What do you think? Do you think churches need to do more, do less, or do better?
If you want to explore the subject further, I highly recommend the book Simple Church: Returning to God’s Process for Making Disciples by Thom Rainer and Eric Geiger.

Dr. Tim Spivey is Lead Planter of New Vintage Church in San Diego, California. He is the author of numerous articles and one book, "Jesus: The Powerful Servant." A sought after speaker for events, Tim also serves as Adjunct Professor of Religion at Pepperdine University. Tim serves as a church consultant, and his writings are featured on ChurchLeaders.com, Church Executive magazine, Faith Village, Sermon Central, and Giving Rocket.

Please note: I reserve the right to delete comments that are offensive or off-topic.

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11 thoughts on “Things We Think Matter But Really Don’t – Programs

  1. We have NO programs.

    We do have a couple of Bible studies during the week (most of the time just once a week)

    I like it that way. Our pastor gets on a kick every now and then for us to start this or that program…but nobody really wants to. We are pretty well burnt out from the day to day activities of our lives.

    I like having NO programs.

    • Steve, to what extent do you think the lack of desire for programs has to do with spiritual health/unhealth? Or, to what extent do you think people might need to be coached to get life in rhythm vs. keeping church programming lean? I’m interested here in why they would be too tired to do anything more…though you can tell from the post I’m a big fan of a lean ministry system. Thanks for commenting.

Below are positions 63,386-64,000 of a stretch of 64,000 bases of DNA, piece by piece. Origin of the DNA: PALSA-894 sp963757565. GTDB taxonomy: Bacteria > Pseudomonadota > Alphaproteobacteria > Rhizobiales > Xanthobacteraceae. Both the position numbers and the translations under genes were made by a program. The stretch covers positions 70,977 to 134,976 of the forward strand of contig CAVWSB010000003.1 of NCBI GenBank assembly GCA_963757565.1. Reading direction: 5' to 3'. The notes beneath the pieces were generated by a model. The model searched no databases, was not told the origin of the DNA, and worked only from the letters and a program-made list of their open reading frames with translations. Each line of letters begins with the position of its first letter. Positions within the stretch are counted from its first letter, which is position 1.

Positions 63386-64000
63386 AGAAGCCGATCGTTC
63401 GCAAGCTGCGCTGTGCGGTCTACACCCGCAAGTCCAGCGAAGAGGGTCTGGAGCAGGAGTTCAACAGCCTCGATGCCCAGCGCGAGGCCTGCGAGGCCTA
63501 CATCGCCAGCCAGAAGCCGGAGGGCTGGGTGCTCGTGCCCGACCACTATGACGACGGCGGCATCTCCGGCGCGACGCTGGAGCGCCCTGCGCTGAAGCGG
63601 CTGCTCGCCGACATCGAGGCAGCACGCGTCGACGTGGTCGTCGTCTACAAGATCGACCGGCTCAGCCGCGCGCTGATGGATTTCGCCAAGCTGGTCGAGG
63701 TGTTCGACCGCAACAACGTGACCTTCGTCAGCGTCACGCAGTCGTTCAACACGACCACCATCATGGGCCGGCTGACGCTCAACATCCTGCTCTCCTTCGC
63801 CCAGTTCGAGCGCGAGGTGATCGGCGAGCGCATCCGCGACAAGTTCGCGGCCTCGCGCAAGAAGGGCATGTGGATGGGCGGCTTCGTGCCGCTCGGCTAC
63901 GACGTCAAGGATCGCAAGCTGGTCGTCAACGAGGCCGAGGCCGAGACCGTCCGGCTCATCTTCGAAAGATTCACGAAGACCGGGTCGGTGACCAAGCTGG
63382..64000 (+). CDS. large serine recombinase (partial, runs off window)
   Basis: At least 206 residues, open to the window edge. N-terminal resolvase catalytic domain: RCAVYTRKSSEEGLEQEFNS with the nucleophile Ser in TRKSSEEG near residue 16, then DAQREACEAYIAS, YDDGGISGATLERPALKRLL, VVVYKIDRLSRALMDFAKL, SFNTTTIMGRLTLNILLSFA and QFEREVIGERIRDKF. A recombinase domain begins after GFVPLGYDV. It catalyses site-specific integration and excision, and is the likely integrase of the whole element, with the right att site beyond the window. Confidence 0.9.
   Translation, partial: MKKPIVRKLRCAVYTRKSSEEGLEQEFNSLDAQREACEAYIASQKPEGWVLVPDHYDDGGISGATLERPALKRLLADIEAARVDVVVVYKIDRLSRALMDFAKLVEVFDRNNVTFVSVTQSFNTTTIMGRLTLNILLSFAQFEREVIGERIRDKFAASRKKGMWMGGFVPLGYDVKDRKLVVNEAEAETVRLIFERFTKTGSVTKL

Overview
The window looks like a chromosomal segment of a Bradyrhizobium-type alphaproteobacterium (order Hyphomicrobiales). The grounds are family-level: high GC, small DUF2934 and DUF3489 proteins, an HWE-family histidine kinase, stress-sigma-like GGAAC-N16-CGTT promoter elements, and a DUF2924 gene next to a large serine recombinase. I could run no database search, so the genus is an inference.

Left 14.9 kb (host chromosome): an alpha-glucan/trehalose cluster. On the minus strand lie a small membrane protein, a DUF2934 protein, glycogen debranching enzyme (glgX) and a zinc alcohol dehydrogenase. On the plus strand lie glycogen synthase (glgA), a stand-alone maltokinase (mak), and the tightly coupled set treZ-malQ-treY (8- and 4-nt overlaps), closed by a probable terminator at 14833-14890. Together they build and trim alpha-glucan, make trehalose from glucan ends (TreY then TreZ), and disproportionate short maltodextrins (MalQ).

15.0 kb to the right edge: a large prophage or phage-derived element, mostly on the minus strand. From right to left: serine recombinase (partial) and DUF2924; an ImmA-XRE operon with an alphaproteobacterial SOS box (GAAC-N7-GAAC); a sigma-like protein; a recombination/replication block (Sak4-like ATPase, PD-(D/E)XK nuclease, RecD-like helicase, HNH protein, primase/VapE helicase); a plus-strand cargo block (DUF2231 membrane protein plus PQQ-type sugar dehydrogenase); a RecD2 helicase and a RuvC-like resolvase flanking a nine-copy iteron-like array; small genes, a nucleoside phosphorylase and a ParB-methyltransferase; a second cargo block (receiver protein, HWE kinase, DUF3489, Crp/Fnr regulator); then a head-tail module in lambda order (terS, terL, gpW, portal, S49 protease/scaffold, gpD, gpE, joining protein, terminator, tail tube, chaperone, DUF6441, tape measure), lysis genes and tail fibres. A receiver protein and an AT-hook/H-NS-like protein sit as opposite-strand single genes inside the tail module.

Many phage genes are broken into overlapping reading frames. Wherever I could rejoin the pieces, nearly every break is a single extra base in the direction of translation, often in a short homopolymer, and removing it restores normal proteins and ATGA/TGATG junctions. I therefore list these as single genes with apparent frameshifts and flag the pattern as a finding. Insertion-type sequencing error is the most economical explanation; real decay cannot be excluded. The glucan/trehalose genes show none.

• Tim,

        I believe “they” (myself included) are just physically exhausted at the end of the day.

        Here in So. Cal., the commutes to ‘anywhere’ are long. A goodly portion of our congregation drives a half an hour or more to come to church, each way. The younger folks have kids signed up for all manner of sports. Everybody works, except for the older folks and most of them are worn out and tired and feel that ‘they have paid their dues’ (so to speak).

        I wouldn’t know about anyone’s spiritual health. Not even my own. I worship, receive the Lord’s Supper, go to Bible study, do a lot of Christian blogging…but even unbelievers are capable of doing all of that.

        • I forgot to mention that most of us spend a lot of time commuting (usually in heavy traffic) to both work, and to visit family.

          One more thing is that we are not a law driven community. Many churches in our area that have a lot of programs have the lash laid on them to participate.
          You know, guilt trips or inferences that they are not really living up to the Christian life if they don’t participate. If they really don’t want to do X,Y, or Z, then maybe they really aren’t even Christians after all…because “real Christians” will want to do X, Y, and Z. Stuff like that.

  2. I really like the “Simple Church” approach. The hardest thing for churches is getting past the idea that programs are not holy. They’re tools. You need the right tools. most churches I know need to unplug everything but weekend worship and small groups and start over. And guess what? That’s what growing churches are doing.

    • Sean, I totally agree. As I mentioned in the post, it’s easy to mistake programs for some sort of clear outward expression of devotion. There isn’t anything wrong with programs intrinsically, I suppose. However, in excess, or for the wrong motives, etc. Isn’t healthy. It makes you wonder what creative energy might be released if churches could wipe the slate clean and begin thinking in fresh ways about their ministry.